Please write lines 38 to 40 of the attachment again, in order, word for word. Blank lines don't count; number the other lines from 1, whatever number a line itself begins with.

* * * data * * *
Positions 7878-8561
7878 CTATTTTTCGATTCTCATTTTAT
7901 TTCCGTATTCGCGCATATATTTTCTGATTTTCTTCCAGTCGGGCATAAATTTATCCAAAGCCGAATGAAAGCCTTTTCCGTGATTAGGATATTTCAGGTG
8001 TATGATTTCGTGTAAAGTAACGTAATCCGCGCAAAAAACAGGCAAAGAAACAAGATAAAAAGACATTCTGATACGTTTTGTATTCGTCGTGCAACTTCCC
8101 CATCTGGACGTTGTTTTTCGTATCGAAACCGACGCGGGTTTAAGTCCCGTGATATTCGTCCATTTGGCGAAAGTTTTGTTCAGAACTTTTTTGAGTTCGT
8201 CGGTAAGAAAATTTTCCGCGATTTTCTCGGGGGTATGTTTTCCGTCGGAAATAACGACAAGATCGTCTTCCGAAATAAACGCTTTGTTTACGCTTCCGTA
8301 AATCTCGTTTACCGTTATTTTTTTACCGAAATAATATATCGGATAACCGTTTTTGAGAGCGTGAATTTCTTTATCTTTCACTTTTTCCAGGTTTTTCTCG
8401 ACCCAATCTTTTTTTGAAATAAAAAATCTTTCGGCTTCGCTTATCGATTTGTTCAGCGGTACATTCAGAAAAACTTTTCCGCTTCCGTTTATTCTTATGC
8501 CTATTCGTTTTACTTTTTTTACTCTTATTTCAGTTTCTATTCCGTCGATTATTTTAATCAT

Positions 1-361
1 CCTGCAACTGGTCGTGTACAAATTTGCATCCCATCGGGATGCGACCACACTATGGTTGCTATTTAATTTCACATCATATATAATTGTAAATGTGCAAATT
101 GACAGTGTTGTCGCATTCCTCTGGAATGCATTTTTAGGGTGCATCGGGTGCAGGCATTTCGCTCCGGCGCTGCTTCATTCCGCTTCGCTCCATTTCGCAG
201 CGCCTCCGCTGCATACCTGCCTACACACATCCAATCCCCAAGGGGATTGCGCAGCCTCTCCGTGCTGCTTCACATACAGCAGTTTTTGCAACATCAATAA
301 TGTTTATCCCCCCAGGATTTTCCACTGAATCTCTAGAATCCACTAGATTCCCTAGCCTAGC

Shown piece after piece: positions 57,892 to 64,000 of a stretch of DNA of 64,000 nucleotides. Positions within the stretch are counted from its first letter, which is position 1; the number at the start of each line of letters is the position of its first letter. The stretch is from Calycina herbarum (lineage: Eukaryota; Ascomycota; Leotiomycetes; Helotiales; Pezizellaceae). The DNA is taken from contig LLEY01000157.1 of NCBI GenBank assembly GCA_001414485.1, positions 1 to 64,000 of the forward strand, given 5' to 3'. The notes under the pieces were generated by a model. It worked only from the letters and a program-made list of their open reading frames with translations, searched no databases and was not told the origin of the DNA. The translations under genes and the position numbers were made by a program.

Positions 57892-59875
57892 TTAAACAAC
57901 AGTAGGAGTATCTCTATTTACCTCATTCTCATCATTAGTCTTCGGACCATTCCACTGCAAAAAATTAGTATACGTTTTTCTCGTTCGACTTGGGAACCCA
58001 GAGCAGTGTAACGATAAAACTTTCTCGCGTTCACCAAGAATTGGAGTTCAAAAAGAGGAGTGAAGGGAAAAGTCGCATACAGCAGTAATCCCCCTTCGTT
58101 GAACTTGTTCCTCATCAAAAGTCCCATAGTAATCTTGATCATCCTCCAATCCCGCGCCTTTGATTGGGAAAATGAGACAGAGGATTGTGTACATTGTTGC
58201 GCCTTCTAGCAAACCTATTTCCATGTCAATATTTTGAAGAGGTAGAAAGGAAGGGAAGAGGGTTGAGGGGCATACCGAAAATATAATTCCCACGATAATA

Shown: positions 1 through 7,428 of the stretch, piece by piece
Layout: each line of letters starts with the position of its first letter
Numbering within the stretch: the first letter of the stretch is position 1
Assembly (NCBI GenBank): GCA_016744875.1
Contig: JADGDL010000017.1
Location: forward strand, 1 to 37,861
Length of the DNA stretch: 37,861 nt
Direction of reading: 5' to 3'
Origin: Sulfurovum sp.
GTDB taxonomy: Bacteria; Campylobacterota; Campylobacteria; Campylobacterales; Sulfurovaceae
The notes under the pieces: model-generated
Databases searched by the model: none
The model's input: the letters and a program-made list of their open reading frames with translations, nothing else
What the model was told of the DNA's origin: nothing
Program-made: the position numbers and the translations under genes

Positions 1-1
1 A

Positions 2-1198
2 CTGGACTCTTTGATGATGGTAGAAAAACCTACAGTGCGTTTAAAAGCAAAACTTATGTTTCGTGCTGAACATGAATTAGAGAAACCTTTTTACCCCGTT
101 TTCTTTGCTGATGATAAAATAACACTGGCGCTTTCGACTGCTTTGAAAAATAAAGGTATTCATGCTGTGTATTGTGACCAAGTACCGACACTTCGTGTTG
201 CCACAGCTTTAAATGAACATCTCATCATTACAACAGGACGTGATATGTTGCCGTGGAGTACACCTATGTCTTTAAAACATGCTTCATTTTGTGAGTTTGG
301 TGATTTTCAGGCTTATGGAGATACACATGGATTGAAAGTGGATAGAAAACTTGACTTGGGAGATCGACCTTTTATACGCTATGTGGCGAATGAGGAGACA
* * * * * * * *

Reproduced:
1 A

Positions 2-1198
2 CTGGACTCTTTGATGATGGTAGAAAAACCTACAGTGCGTTTAAAAGCAAAACTTATGTTTCGTGCTGAACATGAATTAGAGAAACCTTTTTACCCCGTT